Happy 60th Merdeka as secular federation! — Joshua Woo Sze Zeng
AUGUST 31 — Today, we celebrate the 60th independence anniversary of the Federation of Malaya. There are many achievements over the past six decades, and one of them is the uniqueness of our secular polity.
The federation’s secularity was created to address the two most important issues for Malaya to gain independence: to preserve the Sultanate that symbolises Malays’ interest, and maintain inter-racial harmony and equal citizenship rights within a new nation. The British called them the “two fundamental political problems.”
Many religious Malaysians today think that the secular framework is the enemy of religion. But that was not the case in the 1950s.
The federation of Malaya under the British Empire was officially formed in 1948, replacing the controversial Malayan Union. After that, the local fervency for independence grew.
Datuk Onn bin Jaafar, the founder-leader of Umno who later resigned from the party, presented his blueprint for the independent federation in May 1952:
“The constitution should seek to vest sovereignty in the people and establish constitutional government. It should oppose communal policy and should contemplate a secular state with a single common citizenship assured to all, irrespective of religion, colour, creed or sex.”
The head of the British Information Services in Malaya (1952-1954), Alec Peterson agreed with Onn. Given the complexity of Malaya’s situation, Peterson reckoned that the only possible governing framework required for the independent nation is “ a new form of secular State… in which racially distinct communities, whose cultural and social life is still separate, develop a common political loyalty.”
The Alliance coalition, comprised of Umno, MCA, and MIC, that had won the first federal election under the campaign theme “Independence In Four Years”, submitted their ‘Political Testament’ in September 1956 to the Reid Commission, the committee responsible to draft the constitution of independent Malaya, detailing their proposal. The Alliance wrote:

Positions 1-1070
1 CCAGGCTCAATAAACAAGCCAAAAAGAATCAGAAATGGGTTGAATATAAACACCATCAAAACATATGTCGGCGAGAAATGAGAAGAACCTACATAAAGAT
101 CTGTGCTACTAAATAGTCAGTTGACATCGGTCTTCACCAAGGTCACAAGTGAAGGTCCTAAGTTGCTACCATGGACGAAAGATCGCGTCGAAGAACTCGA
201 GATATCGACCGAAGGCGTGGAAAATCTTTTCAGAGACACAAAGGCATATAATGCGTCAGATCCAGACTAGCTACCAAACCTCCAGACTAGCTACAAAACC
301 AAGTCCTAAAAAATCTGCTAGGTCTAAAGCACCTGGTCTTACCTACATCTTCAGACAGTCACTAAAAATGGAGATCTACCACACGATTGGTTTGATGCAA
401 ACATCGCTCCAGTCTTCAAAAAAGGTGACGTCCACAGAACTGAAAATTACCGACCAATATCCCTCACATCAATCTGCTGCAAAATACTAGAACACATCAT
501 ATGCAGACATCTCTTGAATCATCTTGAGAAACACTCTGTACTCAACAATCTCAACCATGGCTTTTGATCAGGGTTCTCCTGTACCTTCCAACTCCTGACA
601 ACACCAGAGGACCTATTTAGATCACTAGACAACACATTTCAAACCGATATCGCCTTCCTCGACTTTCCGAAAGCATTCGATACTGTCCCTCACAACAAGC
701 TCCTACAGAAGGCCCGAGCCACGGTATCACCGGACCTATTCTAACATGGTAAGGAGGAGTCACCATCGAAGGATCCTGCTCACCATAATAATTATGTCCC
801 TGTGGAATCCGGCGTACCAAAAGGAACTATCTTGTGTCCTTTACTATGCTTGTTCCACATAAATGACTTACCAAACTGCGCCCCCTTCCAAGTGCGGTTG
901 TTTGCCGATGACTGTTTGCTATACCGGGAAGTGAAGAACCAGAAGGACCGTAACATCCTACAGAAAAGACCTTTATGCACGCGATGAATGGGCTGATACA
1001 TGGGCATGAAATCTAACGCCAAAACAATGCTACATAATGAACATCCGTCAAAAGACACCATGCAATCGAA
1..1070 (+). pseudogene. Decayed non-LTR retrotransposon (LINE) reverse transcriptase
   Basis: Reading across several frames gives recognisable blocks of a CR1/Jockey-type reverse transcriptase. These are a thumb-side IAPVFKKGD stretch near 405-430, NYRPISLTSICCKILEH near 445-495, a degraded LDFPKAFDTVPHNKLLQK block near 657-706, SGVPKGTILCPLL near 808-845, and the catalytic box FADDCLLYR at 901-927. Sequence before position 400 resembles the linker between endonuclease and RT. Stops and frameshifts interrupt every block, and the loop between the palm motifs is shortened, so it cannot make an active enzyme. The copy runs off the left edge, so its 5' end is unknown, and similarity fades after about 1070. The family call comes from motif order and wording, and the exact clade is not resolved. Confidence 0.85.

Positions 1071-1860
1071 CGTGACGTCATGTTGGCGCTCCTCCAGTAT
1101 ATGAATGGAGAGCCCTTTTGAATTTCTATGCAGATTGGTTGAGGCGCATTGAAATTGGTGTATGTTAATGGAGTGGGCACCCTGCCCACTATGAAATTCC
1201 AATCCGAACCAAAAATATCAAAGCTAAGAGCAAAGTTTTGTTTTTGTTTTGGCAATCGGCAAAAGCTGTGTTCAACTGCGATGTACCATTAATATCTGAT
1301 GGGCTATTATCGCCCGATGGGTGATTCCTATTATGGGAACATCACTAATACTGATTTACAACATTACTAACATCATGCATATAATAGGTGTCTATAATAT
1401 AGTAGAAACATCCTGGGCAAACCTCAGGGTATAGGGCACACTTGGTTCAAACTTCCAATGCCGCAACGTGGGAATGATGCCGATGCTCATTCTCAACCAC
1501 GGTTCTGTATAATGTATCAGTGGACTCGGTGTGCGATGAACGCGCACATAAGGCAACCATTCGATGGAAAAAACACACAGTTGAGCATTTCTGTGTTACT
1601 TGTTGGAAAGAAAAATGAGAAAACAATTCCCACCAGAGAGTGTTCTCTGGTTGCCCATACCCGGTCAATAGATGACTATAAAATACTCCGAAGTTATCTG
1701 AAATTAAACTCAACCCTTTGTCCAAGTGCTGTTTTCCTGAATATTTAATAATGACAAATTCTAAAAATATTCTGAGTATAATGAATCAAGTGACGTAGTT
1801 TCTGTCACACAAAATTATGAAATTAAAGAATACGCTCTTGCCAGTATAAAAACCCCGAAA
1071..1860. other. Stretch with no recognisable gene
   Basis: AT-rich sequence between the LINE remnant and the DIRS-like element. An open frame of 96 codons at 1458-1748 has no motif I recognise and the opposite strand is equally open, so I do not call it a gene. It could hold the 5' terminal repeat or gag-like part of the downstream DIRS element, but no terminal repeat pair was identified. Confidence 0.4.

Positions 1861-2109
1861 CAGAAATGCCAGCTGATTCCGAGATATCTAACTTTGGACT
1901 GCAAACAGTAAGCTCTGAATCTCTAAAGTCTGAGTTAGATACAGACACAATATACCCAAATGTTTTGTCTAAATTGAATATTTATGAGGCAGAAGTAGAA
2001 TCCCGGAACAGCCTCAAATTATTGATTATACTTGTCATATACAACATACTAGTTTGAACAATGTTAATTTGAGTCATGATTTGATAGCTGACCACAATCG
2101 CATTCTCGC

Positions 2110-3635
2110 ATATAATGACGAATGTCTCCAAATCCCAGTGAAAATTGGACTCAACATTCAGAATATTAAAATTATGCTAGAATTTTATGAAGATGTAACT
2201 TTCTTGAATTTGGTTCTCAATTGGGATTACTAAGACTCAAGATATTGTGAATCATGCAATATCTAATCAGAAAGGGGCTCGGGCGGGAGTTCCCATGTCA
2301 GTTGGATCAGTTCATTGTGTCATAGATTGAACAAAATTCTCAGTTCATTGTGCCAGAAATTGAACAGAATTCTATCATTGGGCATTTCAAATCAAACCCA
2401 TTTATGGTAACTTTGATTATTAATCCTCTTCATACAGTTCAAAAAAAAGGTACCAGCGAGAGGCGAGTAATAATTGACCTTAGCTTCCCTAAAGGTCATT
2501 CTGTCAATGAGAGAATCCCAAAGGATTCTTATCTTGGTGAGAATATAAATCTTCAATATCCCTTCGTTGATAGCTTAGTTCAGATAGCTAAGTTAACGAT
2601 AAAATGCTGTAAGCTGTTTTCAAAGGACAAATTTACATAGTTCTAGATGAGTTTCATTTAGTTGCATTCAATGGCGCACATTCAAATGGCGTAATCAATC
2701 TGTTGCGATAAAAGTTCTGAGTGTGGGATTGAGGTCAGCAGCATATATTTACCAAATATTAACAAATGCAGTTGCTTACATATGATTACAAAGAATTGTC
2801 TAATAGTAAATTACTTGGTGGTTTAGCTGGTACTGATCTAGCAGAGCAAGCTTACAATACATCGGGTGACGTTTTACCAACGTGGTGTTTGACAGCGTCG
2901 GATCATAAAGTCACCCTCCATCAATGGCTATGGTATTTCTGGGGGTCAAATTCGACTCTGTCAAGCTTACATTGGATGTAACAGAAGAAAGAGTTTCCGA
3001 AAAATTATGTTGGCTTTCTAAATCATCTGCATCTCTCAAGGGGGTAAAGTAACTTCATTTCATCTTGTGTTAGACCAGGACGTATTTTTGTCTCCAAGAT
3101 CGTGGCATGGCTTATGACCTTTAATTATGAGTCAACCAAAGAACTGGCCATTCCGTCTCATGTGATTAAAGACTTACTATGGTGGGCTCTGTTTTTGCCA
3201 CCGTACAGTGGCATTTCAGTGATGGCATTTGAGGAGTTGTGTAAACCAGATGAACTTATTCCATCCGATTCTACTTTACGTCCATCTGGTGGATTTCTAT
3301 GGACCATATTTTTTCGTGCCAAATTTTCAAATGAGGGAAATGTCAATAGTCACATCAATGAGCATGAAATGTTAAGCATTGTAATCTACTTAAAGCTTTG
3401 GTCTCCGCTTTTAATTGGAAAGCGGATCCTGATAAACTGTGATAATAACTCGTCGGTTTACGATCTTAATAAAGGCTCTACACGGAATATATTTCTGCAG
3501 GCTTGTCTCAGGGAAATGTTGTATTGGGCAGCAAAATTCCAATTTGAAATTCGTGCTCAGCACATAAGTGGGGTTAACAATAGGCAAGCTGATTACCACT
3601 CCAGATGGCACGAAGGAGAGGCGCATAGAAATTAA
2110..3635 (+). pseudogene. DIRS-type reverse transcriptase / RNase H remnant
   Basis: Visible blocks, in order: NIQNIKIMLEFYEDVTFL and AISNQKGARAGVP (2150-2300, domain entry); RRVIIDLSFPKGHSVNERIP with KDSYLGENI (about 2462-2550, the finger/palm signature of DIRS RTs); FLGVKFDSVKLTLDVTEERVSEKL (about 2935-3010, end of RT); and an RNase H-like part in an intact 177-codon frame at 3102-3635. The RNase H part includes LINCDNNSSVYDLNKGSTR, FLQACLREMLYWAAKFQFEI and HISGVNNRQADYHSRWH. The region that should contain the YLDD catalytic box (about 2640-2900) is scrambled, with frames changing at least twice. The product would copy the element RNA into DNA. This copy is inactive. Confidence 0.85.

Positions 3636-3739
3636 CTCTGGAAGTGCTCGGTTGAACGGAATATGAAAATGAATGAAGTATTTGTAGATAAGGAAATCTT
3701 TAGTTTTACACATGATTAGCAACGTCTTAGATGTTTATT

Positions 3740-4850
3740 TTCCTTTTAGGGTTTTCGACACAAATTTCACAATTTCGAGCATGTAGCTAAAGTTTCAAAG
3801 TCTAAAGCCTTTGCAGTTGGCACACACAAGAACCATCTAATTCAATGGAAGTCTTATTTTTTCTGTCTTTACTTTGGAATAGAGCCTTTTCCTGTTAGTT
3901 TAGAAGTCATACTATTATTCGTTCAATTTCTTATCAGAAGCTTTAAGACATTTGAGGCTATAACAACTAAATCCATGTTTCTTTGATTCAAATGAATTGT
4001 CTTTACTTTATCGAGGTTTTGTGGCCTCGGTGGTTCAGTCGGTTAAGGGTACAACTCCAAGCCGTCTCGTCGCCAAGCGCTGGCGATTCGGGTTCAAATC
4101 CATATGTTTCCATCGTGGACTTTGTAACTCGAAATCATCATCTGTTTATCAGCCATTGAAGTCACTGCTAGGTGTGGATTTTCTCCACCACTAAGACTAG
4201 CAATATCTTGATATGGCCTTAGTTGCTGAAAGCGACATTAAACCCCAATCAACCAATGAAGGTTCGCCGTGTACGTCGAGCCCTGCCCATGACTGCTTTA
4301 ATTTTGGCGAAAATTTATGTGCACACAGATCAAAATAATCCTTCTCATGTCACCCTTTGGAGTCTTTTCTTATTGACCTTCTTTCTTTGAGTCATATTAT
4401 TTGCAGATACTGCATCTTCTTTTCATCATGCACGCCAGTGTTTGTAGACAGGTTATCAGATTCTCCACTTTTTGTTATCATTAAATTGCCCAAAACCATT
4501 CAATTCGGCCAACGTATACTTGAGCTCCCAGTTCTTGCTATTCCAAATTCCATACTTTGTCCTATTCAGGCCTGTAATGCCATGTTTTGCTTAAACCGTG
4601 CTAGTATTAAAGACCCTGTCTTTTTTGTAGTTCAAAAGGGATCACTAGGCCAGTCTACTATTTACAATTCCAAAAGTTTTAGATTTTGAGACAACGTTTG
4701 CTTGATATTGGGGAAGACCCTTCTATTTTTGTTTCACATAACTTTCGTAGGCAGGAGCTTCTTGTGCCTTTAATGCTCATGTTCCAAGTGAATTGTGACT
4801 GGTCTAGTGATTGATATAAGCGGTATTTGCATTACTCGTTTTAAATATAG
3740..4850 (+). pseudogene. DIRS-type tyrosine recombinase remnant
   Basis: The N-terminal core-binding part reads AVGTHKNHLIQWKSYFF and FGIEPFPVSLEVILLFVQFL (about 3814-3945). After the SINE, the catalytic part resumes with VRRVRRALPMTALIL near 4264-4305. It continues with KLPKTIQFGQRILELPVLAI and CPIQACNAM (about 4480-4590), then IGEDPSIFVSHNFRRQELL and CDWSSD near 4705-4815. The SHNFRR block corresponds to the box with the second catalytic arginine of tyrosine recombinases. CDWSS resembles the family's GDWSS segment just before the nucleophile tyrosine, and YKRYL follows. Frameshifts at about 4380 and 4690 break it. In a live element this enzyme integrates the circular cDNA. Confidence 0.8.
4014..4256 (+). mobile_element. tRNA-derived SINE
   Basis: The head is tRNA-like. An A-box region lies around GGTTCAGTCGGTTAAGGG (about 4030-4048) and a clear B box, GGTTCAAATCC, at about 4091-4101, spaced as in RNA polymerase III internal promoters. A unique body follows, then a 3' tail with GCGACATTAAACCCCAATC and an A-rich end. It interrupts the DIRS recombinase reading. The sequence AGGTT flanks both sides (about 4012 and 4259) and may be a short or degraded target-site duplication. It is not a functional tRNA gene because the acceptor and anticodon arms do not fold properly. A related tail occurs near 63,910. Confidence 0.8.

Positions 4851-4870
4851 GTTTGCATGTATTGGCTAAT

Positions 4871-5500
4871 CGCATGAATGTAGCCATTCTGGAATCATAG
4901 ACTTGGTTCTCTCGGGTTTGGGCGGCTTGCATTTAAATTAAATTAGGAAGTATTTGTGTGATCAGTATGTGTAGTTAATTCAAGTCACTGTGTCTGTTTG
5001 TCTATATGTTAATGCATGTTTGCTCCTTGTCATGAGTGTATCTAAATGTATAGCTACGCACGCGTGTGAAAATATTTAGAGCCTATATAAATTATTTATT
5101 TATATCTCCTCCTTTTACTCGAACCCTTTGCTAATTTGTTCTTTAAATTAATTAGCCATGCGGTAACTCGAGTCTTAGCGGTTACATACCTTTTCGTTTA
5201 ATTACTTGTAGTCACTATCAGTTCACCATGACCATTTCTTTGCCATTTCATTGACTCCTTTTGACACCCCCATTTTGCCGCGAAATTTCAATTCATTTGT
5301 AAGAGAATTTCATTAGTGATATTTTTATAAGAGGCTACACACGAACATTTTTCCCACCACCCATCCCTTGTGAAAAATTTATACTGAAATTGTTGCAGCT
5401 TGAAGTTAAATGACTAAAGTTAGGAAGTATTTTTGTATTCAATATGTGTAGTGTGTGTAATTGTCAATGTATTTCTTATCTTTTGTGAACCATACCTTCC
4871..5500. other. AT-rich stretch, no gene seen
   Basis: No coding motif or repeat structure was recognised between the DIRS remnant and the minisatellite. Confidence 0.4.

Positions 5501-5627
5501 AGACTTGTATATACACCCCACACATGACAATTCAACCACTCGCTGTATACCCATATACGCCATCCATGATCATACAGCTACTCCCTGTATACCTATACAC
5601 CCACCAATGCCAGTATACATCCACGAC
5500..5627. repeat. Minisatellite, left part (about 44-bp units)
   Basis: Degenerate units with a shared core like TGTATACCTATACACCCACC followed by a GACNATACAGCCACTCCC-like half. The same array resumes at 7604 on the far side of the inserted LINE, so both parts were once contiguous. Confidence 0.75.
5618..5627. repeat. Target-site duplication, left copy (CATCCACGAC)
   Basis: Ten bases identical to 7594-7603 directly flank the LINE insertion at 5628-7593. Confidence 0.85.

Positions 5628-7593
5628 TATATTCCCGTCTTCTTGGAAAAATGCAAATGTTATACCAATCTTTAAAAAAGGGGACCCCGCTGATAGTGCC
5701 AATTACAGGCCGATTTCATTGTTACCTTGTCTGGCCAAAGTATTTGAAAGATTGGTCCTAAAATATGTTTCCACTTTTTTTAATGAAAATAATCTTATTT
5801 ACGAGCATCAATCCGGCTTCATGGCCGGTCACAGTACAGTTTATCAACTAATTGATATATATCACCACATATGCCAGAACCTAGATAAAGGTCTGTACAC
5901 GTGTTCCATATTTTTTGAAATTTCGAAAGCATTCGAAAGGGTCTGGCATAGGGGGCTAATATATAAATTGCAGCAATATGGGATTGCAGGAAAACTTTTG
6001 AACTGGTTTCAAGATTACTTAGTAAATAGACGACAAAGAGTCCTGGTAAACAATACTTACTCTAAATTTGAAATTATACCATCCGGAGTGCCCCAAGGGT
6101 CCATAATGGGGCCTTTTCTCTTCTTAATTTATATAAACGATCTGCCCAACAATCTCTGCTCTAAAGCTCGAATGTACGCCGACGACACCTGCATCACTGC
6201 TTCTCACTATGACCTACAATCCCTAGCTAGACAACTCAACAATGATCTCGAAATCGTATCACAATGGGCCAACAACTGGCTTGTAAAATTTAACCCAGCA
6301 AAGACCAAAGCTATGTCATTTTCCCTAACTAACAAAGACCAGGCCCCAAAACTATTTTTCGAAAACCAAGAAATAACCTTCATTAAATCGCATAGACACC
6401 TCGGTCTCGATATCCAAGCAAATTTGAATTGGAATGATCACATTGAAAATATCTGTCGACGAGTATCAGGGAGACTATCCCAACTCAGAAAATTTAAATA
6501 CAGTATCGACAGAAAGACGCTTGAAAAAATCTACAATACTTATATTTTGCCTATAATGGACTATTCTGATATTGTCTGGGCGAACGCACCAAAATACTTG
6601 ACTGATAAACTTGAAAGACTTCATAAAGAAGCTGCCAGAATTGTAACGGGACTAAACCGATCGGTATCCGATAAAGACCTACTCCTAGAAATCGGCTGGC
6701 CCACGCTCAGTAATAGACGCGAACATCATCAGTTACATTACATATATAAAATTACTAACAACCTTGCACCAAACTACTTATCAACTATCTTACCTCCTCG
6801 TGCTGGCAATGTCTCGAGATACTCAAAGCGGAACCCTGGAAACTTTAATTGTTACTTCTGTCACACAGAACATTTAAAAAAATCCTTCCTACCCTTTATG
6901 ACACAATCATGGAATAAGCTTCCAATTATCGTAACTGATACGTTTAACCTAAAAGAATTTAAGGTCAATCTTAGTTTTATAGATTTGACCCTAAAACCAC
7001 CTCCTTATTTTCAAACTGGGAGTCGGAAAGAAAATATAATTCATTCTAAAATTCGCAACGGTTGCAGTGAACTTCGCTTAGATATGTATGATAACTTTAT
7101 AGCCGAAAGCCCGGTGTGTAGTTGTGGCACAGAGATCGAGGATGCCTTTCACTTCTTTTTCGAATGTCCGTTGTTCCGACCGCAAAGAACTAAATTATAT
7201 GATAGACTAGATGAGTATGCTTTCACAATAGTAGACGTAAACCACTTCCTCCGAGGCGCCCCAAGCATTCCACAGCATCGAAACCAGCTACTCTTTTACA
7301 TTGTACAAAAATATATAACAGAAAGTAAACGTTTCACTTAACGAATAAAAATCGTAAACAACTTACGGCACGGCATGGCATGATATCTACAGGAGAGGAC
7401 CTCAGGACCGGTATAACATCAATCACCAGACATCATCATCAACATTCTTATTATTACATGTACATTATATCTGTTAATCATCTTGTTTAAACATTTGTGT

“[The] religion of Malaysia shall be Islam. The observance of this principle shall not impose any disability on non-Muslim nationals professing and practicing their own religions, and shall not imply that the State is not a secular State.”
The Alliance’s memorandum was not only a private letter to the Commission, but was published in the newspapers, made clear to the whole of Malaya, that the federation should be secular.
The Sultans, having read the memorandum, got nervous, not because of the proposed secularity, but (probably surprising to many today) due to the establishing of Islam as the official religion of the federation.
The royalties were anxious that their power over their Islamic subjects, the Muslims, would be eroded. Queen’s Counsel Neil Lawson, hired by the Sultans, conveyed the collective royal objection to the Reid Commission in September 1956:
“It is Their Highnesses’ considered view that it would not be desirable to insert some declaration such as has been suggested that the Muslim Faith or Islamic Faith be the established religion of the Federation.”
After much consultation with the Constitution’s drafting committee and repeated assurance given by the Alliance leaders, the Sultans agreed. A newspapers, dated 13 March 1957, carried the following news:
“[There] is a desire that Islam should be the established religion of the Federation. The Commission made no recommendation on the religious question, in deference to the opinion of the Rulers. The Rulers have now had second thoughts. They have approved the suggestion of the Alliance memorandum for the inclusion in the constitution of a declaration establishing Islam as the State religion, provided this does not prejudice the present position of the Rulers as heads of the Muslim religion in their separate States. The Federation would still be a secular State, and non-Muslim nationals would suffer no disability.”